- a network of entrepreneurs and business leaders: these philanthropists are mentors who share their experience in finding investors, project development, stabilization. This mentoring relationship can be reversed in favour of traditional entrepreneurs, who have as much to learn from social entrepreneurs.
This support has a very strong labelling and prescription effect, because the Ashoka experience strengthens the entrepreneur's project and gives it more legitimacy with respect to other actors. Moreover, the survival rate of our entrepreneurs' organisations is around 90% over 10 years, and 9 out of 10 projects will be replicated by other independent organisations. Finally, 50% of the entrepreneurs we support will have an influence on the implementation of public policies in their sector of activity.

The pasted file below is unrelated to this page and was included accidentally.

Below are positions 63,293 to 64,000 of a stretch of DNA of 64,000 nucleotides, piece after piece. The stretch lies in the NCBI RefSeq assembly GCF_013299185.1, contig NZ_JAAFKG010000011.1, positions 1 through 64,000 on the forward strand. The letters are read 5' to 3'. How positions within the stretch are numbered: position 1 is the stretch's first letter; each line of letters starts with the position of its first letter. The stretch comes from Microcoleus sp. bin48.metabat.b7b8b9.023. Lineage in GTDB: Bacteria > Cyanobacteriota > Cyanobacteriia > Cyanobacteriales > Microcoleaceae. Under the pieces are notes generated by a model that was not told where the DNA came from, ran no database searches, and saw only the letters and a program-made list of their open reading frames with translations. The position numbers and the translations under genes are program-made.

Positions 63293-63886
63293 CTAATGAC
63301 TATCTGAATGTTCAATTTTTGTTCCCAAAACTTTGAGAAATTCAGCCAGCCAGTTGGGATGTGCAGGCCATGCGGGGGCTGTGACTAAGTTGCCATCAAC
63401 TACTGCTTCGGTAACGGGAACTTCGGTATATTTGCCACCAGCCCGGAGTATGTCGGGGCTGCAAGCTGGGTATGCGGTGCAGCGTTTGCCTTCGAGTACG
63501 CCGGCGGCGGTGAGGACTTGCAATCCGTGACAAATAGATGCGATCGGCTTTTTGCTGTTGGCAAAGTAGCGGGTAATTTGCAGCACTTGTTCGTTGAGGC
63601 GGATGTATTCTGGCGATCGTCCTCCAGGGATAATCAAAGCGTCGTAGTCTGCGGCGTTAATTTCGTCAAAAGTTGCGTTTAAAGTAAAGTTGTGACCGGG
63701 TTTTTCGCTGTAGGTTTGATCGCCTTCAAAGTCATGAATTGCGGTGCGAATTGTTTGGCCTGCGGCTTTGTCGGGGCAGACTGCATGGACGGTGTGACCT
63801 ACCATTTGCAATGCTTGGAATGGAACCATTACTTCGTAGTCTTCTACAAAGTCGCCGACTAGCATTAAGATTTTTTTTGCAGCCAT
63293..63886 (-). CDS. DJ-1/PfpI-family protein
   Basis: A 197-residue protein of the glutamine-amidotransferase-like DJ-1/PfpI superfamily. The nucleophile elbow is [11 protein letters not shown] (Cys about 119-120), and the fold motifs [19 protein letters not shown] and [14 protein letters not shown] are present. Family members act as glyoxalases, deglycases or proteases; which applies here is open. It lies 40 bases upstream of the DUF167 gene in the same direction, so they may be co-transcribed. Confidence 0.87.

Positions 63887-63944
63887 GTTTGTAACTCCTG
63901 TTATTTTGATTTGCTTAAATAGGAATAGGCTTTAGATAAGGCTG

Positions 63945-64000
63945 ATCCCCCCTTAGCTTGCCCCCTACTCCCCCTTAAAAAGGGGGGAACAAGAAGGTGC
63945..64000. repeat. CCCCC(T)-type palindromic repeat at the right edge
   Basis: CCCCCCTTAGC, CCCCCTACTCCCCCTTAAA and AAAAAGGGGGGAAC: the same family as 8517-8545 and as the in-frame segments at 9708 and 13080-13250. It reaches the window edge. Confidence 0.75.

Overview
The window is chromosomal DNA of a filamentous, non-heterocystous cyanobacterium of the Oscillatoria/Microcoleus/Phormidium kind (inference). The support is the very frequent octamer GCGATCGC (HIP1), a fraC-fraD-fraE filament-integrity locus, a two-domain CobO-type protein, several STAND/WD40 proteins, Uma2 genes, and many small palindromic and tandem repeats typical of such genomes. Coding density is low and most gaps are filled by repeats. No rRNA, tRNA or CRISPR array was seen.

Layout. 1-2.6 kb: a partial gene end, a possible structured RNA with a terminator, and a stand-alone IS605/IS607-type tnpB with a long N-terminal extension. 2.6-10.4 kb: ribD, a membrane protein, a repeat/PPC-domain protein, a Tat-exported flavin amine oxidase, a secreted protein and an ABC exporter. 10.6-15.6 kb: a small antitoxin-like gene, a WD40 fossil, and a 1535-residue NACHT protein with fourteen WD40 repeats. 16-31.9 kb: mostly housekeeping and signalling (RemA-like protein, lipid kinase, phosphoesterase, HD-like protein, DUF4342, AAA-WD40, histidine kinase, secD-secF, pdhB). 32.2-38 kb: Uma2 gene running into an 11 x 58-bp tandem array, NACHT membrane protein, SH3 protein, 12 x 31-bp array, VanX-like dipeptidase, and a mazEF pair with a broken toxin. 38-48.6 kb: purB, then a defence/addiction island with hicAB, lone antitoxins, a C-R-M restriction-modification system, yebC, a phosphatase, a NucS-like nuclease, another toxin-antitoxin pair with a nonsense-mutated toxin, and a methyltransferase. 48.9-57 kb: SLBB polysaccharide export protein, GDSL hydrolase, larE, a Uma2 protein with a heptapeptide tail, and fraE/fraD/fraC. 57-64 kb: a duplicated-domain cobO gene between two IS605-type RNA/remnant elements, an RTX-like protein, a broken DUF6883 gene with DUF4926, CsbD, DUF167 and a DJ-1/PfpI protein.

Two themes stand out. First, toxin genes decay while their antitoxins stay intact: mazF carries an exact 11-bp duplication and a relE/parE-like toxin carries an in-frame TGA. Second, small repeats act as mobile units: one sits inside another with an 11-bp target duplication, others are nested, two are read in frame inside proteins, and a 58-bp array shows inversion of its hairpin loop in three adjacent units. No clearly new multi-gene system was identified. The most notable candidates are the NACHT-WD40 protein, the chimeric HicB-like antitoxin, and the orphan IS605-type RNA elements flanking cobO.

You also want to make young people agents for change: can one learn to become a social entrepreneur? What are the keys to a successful social entrepreneur?
At Ashoka, being an agent for change is not limited to being a social entrepreneur: each citizen, through his capacity for action on his own scale, can contribute to solving social issues without becoming a social entrepreneur. In any case, our experience shows that becoming an agent for change requires a certain number of soft skills, which can be acquired very early in life. We have found that nearly 85% of the entrepreneurs we support have embarked on an entrepreneurial project in their adolescence.